News in Brief 25 July 2016 (AM)

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Sirte, Libya . Photo: IRIN/Heba Aly (file photo)

Rise in people fleeing Sirte, Libya

Displacement of civilians from the Libyan city of Sirte has topped 90,000, according to UN agencies and their partners.

They report that a two-month campaign against the terrorist group ISIL, also known as Daesh, has forced more than 35,000 people to flee the coastal city since April.

The majority are now seeking refuge in other locations throughout western Libya where host communities are "struggling" to assist them.

A needs-assessment conducted in May by the UN Refugee Agency (UNHCR) found that only about a quarter of the displaced people feel they are self-sufficient.

The report also found that water and sanitation conditions were "deteriorating rapidly" while hospitals have been facing shortages due to the growing number of patients.

Hebron closure generates humanitarian challenge for UN agency assisting Palestinians

The closure of the Hebron district in the West Bank by the Israeli authorities has created "serious challenges" for the UN agency that assists Palestinian refugees, UNRWA.

That's according to a statement issued on Monday by the agency which said it is "deeply concerned" about the humanitarian impact of the decision.

The closure was implemented following the recent killing of two Israeli citizens in separate incidents.

UNRWA reported that as a result, the main entrance of the Fawwar refugee camp has been closed for 25 consecutive days, affecting more than 9,000 people.

This has hampered the delivery of medical supplies, refuse removal and the daily movement of its staff working in the camp.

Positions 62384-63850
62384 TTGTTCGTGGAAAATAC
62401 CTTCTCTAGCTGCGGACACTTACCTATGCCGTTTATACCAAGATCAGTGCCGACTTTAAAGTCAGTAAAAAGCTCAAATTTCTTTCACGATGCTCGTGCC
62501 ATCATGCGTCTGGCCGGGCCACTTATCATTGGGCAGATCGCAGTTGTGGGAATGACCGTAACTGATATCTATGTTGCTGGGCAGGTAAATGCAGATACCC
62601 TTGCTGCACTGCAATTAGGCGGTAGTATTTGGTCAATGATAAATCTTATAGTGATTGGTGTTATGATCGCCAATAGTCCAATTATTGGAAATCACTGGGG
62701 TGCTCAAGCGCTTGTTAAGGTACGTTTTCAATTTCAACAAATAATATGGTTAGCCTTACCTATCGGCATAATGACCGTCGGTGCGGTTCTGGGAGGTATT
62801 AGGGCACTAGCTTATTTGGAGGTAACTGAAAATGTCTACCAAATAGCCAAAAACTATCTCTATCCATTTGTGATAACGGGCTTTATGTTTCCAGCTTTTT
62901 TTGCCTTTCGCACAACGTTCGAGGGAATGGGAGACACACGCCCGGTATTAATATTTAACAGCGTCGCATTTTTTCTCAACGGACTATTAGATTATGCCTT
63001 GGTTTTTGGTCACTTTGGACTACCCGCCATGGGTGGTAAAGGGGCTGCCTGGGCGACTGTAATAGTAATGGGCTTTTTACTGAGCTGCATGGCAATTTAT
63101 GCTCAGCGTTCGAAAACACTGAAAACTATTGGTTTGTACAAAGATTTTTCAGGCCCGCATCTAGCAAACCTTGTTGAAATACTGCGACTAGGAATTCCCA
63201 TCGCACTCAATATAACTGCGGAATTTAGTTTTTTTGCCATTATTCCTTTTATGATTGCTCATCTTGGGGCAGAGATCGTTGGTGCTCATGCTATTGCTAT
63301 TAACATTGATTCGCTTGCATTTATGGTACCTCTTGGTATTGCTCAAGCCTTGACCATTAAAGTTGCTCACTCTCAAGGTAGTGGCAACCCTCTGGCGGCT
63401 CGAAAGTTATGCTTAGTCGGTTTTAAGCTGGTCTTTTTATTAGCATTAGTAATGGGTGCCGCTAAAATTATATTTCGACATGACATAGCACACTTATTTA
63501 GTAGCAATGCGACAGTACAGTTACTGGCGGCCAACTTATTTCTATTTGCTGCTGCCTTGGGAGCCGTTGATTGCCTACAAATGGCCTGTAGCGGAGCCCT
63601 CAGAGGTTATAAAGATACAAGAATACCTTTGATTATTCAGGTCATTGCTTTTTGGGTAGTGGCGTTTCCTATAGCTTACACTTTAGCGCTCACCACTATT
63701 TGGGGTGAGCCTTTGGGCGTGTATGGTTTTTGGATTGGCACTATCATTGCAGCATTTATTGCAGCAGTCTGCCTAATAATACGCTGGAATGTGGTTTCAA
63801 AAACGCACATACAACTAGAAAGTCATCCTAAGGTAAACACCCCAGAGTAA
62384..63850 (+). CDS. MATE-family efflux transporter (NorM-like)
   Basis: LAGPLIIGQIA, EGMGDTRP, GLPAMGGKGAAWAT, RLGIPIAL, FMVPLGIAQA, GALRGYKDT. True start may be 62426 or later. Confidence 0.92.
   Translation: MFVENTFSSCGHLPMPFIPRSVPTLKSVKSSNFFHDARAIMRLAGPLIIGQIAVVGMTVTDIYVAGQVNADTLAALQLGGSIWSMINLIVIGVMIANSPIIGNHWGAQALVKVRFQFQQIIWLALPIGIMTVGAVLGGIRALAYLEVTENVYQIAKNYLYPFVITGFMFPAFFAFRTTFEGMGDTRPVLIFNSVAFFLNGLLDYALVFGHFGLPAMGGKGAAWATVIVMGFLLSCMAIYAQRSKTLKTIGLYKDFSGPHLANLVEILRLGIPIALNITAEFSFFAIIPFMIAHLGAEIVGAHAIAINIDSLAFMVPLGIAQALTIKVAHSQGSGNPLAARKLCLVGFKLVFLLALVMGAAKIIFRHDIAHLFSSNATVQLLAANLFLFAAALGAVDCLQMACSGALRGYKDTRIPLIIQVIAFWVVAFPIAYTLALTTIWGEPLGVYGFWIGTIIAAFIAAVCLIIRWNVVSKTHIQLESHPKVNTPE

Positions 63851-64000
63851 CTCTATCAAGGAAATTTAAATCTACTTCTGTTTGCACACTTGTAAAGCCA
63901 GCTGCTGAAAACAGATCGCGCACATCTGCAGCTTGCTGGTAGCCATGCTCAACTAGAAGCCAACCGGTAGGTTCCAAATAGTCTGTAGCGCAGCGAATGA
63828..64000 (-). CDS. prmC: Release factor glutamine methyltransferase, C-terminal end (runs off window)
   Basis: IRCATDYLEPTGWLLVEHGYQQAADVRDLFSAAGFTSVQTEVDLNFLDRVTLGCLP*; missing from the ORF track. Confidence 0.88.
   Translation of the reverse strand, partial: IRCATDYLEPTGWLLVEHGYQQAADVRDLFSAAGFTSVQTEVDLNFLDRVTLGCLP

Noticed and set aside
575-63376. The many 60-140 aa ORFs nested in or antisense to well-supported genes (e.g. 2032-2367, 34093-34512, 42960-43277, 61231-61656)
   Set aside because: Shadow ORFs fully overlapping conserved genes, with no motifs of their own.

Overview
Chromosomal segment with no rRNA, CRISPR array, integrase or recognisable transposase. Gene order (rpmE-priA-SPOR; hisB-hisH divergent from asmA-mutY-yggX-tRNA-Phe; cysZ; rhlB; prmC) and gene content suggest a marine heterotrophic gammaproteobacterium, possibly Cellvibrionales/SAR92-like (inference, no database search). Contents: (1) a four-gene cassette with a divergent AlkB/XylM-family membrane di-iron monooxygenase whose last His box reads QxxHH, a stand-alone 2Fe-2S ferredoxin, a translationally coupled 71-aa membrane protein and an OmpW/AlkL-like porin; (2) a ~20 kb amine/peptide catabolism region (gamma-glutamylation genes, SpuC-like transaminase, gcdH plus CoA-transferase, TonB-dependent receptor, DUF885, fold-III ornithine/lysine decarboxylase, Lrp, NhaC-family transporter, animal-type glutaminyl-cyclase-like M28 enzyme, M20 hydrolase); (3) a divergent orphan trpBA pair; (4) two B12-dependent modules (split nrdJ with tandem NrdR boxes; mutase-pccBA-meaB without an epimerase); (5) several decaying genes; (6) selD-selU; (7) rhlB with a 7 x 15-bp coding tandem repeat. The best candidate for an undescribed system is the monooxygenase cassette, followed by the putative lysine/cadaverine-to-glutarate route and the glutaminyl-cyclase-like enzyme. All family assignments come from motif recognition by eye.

Meanwhile, residents who have jobs outside the camp have also been hindered from reporting to work.

UNRWA pointed out that the UN has repeatedly condemned all violence that has an impact on Israeli and Palestinian civilians.

The agency said it will continue to liaise with the Israeli authorities to ensure a continuous supply of medicines and vaccinations to the health clinic in the camp.

Anti-torture committee to hold special review on Burundi

The "deteriorating" human rights situation in Burundi will be the focus of a special review later this week by the UN Committee against Torture.

Committee members and a delegation from the African country, headed by the Minister of Justice, will discuss issues specified in a written request to the government in December 2015.

They include measures taken to investigate summary executions, arbitrary detention, torture and ill-treatment of opposition members, journalists, human rights defenders and others.

The August 2015 attack against human rights defender Pierre-Claver Mbonimpa and the murder of his son, Welly Nzitonda, that November, will also be raised.

Burundi has been in crisis since April 2015 following the President's decision to run for a controversial third term.

Hundreds of people have been killed and more than 250,000 have fled to neighbouring countries.

The special review by the UN Committee against Torture will be held in Geneva on Thursday and Friday.

Dianne Penn, United Nations.

Duration: 3'09"

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